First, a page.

7 Myths about the HPV Vaccine: HPV Vaccine Facts and the Science Behind Them

SBM: 7-hpv-vaccine-myths

Claire C. Conley, PhD; Postdoctoral Fellow, H. Lee Moffitt Cancer Center

Monica L. Kasting, PhD; Assistant Professor, Purdue University

The human papillomavirus (HPV) vaccine – or Gardasil – has been around for more than a decade! The vaccine is safe, effective, and protects against many strains of HPV, which is the most common sexually transmitted infection and a cause of several cancers. Despite the numerous benefits, several misconceptions about the HPV vaccine still persist. It’s important to know the facts about this vaccine. Below, we discuss 7 common myths about the HPV vaccine, and the science that busts those myths!

1. MYTH: HPV vaccination is not safe.

FACT: The HPV vaccine is safe and doesn’t contribute to any serious health issues. Like any vaccine or medicine, the vaccine may cause mild reactions. The most common are pain or redness in the arm where the shot is given. Other typical side effects include low-grade fever, headache or feeling tired, nausea, or muscle or joint pain – all of which are temporary. Rarely, an allergic reaction can occur, and individuals should not get the vaccine if they are allergic to any of the components.

The vaccine itself has been researched for many years (including at least 10 years of research before it could even be used in humans) and is highly monitored by the Food and Drug Administration. Vaccinations in the U.S. have never been safer because of the stringent standards the FDA uses.

2. MYTH: HPV vaccination can lead to infertility.

FACT: Claims of HPV vaccine-induced infertility due to premature ovarian failure are anecdotal and not backed by research or clinical trials. A recent study of over 200,000 women found no association between the HPV vaccine and premature ovarian failure.1 In fact, the HPV vaccine can actually help protect fertility by preventing gynecological problems related to the treatment of cervical cancer. It’s possible that the treatment of cervical cancer could leave a woman unable to have children. It’s also possible that treatment for cervical pre-cancer could put a woman at risk for problems with her cervix, which could cause preterm delivery or other complications.

3. MYTH: HPV vaccination is not effective at preventing cervical cancer.

FACT: In the studies that led to the approval of HPV vaccines, the vaccines provided nearly 100% protection against persistent cervical infections with HPV types 16 and 18, plus the pre-cancers that those persistent infections can cause. In addition, a clinical trial of HPV vaccines in men indicated that they can prevent anal cell changes caused by persistent infection and genital warts.2 HPV-associated cancers can take decades to develop, so it will be a few more years before we will be able to have studies comparing cancer rates. Advanced pre-cancers have long been universally accepted markers for cancer.

4. MYTH: Only girls need to get the HPV vaccine, men and boys don’t need it.

FACT: HPV affects both men and women. It can cause genital warts, penile, anal, and oral cancer in men. It can also be easily transmitted to a sex partner without either of the partners knowing.

5. MYTH: Getting the HPV vaccine will encourage adolescents to be more sexually promiscuous.

FACT: No research links the HPV vaccine to increases in sexual activity. There is no evidence that giving the HPV vaccine is linked with higher sexual activity. In fact, a recent article reviewing studies of over 500,000 individuals revealed that there was no increase in sexual activity after HPV vaccination.3 In fact, vaccinated participants actually engaged in safer sexual practices than unvaccinated participants! Also, adolescents who get the vaccine don’t have more partners after they become sexually active.4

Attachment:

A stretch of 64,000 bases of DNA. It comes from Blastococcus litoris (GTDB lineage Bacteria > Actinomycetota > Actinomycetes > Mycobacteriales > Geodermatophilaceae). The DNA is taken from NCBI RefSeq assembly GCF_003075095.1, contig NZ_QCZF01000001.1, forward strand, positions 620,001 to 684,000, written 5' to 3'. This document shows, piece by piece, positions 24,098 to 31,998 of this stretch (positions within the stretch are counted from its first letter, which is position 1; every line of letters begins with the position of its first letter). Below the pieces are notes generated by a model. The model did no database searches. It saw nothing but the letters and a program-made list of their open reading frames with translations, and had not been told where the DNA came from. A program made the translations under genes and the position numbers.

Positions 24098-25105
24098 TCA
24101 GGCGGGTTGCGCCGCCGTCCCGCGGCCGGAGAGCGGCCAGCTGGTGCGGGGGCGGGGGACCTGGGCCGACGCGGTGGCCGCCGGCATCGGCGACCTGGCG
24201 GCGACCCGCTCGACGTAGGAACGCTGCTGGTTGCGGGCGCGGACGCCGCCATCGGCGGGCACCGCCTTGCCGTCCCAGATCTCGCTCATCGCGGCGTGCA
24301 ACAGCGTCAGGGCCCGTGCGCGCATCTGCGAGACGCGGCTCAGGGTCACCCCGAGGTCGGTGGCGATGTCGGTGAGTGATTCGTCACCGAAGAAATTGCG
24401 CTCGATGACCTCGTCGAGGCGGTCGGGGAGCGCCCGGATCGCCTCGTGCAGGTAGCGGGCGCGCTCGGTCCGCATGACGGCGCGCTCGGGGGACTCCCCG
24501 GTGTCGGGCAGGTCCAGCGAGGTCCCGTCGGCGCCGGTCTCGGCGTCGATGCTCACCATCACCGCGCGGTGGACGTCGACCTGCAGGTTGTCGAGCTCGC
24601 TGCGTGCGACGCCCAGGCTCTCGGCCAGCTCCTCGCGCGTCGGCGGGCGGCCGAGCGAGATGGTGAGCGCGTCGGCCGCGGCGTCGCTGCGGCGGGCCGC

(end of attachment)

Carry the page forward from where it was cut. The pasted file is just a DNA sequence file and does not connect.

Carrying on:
6. MYTH: The HPV vaccine doesn’t protect against enough strains of human papillomavirus to be worth getting.

The current HPV vaccination protects against nine types of HPV. These nine have been linked to more than 90 percent of genital warts cases, 90 percent of cervical cancers, and 70 percent of anal cancer diagnoses. This vaccination is highly protective to prevent this very common viral infection and to help prevent genital warts and cancers.

7. MYTH: HPV is uncommon, and it’s unlikely I’ll be infected, so there’s no need to get the HPV vaccine.

FACT: The genital HPV infection is the most common sexually transmitted infection and there are over 14 million new infections each year in the United States. It’s so common that nearly every male and female will be infected with at least one type of HPV at least once in their lifetime. Currently, over 80 million Americans are infected.

Want more information about HPV vaccination? Read more at https://www.cdc.gov/hpv/parents/vaccine-for-hpv.html.


  1. Naleway, A. L., Mittendorf, K. F., Irving, S. A., Henninger, M. L., Crane, B., Smith, N., ... & Gee, J. (2018). Primary ovarian insufficiency and adolescent vaccination. Pediatrics, 142(3), e20180943.
  2. Ali, H., Guy, R. J., Wand, H., Read, T. R., Regan, D. G., Grulich, A. E., ... & Donovan, B. (2013). Decline in in-patient treatments of genital warts among young Australians following the national HPV vaccination program. BMC infectious diseases13(1), 140.
  3. Kasting, M. L., Shapiro, G. K., Rosberger, Z., Kahn, J. A., & Zimet, G. D. (2016). Tempest in a teapot: A systematic review of HPV vaccination and risk compensation research. Human vaccines & immunotherapeutics, 12(6), 1435-1450.
  4. Ogilvie, G. S., Phan, F., Pedersen, H. N., Dobson, S. R., Naus, M., & Saewyc, E. M. (2018). Population-level sexual behaviours in adolescent girls before and after introduction of the human papillomavirus vaccine (2003–2013). CMAJ, 190(41), E1221-E1226.

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